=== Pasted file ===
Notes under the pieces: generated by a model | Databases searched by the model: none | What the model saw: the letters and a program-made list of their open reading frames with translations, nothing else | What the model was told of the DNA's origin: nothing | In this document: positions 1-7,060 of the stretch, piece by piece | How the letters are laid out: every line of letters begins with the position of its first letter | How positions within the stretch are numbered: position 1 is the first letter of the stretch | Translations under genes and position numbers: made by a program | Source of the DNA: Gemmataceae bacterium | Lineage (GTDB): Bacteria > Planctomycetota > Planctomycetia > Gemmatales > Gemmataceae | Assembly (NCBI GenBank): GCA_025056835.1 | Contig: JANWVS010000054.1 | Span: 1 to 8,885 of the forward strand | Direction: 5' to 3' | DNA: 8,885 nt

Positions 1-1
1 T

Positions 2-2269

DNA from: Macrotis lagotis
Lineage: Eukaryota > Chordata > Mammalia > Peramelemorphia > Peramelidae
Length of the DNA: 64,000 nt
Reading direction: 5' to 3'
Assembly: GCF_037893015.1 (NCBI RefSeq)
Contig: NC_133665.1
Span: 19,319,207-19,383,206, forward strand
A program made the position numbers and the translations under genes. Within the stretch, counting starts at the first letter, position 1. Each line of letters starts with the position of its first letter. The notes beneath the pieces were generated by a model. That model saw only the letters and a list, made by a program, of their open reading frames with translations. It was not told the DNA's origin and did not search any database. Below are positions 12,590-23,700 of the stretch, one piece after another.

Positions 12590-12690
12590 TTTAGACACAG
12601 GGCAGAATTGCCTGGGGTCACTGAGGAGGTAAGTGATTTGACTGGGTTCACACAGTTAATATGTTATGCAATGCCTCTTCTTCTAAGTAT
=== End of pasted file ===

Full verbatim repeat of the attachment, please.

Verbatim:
Notes under the pieces: generated by a model | Databases searched by the model: none | What the model saw: the letters and a program-made list of their open reading frames with translations, nothing else | What the model was told of the DNA's origin: nothing | In this document: positions 1-7,060 of the stretch, piece by piece | How the letters are laid out: every line of letters begins with the position of its first letter | How positions within the stretch are numbered: position 1 is the first letter of the stretch | Translations under genes and position numbers: made by a program | Source of the DNA: Gemmataceae bacterium | Lineage (GTDB): Bacteria > Planctomycetota > Planctomycetia > Gemmatales > Gemmataceae | Assembly (NCBI GenBank): GCA_025056835.1 | Contig: JANWVS010000054.1 | Span: 1 to 8,885 of the forward strand | Direction: 5' to 3' | DNA: 8,885 nt

Positions 1-1
1 T

Positions 2-2269

DNA from: Macrotis lagotis
Lineage: Eukaryota > Chordata > Mammalia > Peramelemorphia > Peramelidae
Length of the DNA: 64,000 nt
Reading direction: 5' to 3'
Assembly: GCF_037893015.1 (NCBI RefSeq)
Contig: NC_133665.1
Span: 19,319,207-19,383,206, forward strand
A program made the position numbers and the translations under genes. Within the stretch, counting starts at the first letter, position 1. Each line of letters starts with the position of its first letter. The notes beneath the pieces were generated by a model. That model saw only the letters and a list, made by a program, of their open reading frames with translations. It was not told the DNA's origin and did not search any database. Below are positions 12,590-23,700 of the stretch, one piece after another.

Positions 12590-12690
12590 TTTAGACACAG
12601 GGCAGAATTGCCTGGGGTCACTGAGGAGGTAAGTGATTTGACTGGGTTCACACAGTTAATATGTTATGCAATGCCTCTTCTTCTAAGTAT